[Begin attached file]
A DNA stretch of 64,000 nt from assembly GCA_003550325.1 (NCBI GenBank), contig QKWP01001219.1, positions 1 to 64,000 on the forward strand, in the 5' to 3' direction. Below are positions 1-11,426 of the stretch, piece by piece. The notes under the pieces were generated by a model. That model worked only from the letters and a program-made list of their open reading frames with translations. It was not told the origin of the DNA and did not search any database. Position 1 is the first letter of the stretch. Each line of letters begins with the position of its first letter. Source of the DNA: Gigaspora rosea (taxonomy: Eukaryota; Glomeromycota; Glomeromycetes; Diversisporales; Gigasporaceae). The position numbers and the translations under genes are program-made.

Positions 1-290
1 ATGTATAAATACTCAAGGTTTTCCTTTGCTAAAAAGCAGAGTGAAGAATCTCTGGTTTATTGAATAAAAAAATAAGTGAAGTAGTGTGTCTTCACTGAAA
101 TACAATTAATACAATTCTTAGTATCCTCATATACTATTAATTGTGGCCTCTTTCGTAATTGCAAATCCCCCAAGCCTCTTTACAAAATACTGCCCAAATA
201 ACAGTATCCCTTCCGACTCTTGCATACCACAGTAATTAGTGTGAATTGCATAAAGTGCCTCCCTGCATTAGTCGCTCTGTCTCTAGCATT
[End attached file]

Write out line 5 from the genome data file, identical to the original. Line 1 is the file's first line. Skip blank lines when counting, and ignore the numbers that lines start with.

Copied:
201 ACAGTATCCCTTCCGACTCTTGCATACCACAGTAATTAGTGTGAATTGCATAAAGTGCCTCCCTGCATTAGTCGCTCTGTCTCTAGCATT